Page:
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Homework Help: Help needed - Newtons first law - particles in equilibrium

  1. Apr 17, 2008 #1
    For some odd reason, i'm having no problems with the rest of the exercises, though this one is really annoying as i just can't seem to get it right.

    Here's a picture of the exercise

    h t t p://img2.freeimagehosting.net/image.php?4bc2e12442.jpg
    http://img2.freeimagehosting.net/image.php?4bc2e12442.jpg [Broken]
    Could someone please give me a detailed description on how to solve it ?

    I've used m=w/g to find the weight of the person (882.9 N )
    But when i try to use sin and cos with the angle, i don't get the right result
    Last edited by a moderator: May 3, 2017
  2. jcsd
  3. Apr 17, 2008 #2


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    Why don't you show us what you have done?

    What angles did you use in the sin and/or cos functions?

    Please provide us with more information about what you have done.
  4. Apr 17, 2008 #3
    I tried dividing it up in two sets, where the rope to the left was A and the rope to the right was B

    Since it's in equilibrium, the sum of forces in the x direction (Fx) is 0, Fy is also 0

    Since Fx=0 : B * sin 10 + (-A)
    Since Fy=0 : B * cos 10 + (-w)

    I then used the second one to find the tension from part B, but i'm not allowed to sum them together (?), so i don't really know what to do.

    Basicly, i haven't got a clue right now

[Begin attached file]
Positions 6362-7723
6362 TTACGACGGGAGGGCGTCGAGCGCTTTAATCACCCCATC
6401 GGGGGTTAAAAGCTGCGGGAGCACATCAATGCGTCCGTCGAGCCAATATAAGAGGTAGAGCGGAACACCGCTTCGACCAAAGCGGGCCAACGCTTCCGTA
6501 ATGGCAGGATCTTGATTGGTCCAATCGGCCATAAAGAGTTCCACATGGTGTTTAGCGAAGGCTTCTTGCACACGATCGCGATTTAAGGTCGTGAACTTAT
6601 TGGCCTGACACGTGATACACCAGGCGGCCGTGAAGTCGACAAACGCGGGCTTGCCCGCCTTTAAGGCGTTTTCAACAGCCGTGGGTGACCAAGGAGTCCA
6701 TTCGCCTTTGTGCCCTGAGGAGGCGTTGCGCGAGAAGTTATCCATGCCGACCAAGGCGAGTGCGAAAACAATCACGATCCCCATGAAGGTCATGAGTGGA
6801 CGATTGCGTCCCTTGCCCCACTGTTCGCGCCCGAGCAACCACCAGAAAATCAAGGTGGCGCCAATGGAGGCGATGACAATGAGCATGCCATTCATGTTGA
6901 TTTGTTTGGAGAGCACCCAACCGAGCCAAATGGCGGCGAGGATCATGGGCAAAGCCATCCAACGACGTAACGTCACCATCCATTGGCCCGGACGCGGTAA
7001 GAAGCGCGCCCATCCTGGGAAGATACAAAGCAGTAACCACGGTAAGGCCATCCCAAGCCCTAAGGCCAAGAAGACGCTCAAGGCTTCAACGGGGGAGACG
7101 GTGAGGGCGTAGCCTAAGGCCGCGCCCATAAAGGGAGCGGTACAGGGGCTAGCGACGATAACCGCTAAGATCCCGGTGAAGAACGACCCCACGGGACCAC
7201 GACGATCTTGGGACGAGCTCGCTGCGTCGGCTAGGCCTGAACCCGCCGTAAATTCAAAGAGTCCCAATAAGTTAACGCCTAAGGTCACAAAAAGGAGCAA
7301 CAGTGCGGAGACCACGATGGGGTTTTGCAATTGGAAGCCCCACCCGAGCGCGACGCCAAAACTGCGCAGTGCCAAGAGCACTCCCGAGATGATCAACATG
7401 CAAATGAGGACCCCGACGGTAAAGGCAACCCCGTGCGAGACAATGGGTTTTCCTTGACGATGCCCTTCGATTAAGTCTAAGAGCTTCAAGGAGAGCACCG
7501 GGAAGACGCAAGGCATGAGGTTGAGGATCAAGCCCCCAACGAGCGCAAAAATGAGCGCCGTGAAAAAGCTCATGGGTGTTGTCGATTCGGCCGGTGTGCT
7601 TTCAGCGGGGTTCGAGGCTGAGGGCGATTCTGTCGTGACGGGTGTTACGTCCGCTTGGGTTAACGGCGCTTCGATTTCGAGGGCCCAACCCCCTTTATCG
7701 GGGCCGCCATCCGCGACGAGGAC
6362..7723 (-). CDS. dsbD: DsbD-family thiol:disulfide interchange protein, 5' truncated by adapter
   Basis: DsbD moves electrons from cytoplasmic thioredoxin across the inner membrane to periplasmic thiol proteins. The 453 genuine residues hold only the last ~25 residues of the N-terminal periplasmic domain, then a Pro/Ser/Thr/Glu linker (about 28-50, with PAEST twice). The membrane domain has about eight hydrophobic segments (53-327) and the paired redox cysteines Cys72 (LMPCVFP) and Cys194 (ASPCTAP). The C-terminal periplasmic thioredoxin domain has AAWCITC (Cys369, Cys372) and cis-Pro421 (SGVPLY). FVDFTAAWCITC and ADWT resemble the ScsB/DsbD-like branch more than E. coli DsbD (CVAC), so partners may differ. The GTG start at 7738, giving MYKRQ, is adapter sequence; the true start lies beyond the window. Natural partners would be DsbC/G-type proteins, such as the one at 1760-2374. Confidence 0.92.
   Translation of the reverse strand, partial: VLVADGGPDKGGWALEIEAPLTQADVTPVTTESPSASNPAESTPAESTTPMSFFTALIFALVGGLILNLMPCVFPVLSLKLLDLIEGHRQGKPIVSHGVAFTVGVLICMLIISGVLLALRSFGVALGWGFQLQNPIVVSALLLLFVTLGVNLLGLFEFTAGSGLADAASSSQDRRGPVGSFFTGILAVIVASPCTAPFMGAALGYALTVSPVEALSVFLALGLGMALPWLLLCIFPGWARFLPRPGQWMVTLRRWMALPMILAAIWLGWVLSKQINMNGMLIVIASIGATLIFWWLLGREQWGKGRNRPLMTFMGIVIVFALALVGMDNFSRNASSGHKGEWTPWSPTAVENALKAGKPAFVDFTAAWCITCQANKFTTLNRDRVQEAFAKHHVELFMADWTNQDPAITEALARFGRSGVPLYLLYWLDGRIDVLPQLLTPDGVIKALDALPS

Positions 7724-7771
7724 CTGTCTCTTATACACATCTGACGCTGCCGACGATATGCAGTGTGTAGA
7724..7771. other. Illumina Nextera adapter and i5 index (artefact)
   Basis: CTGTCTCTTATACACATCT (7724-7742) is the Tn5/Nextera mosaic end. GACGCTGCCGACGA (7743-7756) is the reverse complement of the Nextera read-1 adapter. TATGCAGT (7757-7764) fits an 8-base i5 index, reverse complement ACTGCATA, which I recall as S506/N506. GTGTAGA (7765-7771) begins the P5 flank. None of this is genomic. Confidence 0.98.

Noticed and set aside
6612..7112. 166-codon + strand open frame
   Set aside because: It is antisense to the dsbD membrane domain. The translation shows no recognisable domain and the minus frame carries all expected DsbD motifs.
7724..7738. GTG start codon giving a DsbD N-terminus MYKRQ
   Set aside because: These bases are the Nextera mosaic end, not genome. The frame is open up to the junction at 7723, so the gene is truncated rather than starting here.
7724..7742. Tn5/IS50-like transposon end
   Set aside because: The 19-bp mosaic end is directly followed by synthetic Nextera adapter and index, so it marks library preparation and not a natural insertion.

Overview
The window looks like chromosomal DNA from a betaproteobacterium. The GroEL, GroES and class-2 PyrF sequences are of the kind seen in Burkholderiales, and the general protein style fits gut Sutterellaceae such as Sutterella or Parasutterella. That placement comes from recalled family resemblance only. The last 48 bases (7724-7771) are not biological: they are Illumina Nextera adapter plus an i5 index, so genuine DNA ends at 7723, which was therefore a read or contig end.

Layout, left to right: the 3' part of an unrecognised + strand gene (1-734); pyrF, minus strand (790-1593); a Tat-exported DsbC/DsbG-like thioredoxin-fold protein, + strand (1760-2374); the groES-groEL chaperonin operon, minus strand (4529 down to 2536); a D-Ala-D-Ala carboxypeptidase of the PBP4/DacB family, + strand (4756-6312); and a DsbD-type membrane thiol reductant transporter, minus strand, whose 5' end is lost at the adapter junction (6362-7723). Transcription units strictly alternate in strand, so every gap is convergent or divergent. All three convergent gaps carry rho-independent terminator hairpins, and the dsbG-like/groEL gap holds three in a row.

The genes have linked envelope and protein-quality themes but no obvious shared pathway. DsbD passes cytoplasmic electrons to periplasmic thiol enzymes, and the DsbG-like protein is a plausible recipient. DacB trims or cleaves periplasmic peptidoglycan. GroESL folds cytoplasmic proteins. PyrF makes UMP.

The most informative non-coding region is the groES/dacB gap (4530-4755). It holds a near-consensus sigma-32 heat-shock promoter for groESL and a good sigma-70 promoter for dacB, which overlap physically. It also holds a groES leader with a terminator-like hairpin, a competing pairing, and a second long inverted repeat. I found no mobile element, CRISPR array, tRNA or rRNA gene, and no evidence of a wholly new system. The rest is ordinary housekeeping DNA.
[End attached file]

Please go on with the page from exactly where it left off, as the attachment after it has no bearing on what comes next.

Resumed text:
5. Apr 17, 2008 #4


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    Hi Hemmelig,

    Newton's law in the x-direction, for the case of no acceleration in the x-direction is [itex]\sum F_x =0[/itex]. Writing this out for the case of your three forces, A, B, and w gives:

    A_x+ B_x + w_x =0

    Your got that w_x=0 (so the weight force does not appear in the x direction equation); however, it appears that you did not get the right x-components for A and B.

    In the y direction, the same thing is happening. Your y-component for the weight is okay ([itex]w_y=-w[/itex]) but the y-components for A and B are incorrect.
  6. Apr 17, 2008 #5
    hmm, what are the right components for x and y then ?
  7. Apr 17, 2008 #6
    I got the right result (well, in a way)

    If i call the rope C

    C * sin 10 + (-w)

    w/sin10 = C

    But for some reason, the answer i get is exactly twise the correct result

    Am i doing it right and i'm just supposed to divide the answer with two ?
  8. Apr 17, 2008 #7


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    For the part of the rope pulling to the right (force B), it is pulling both upwards and to the right. It's x-component is the horizontal component of the force and if you draw a triangle for the components of B you can see that the horizontal component is adjacent to the angle.

    So, for example, [itex]B_x = +B \cos\theta[/itex]. If you find [itex]B_y, A_x, A_y[/itex] you can then find the tension.
    Last edited: Apr 17, 2008
  9. Apr 17, 2008 #8


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    If you solve the equation for forces in the x-direction and plug it into the force equation for the y direction, you'll get the above formula except with a factor of 2.

    Solving the x-direction equation will also tell you something important about the tension along ropes in these problems that will show you why the above equation is so close.
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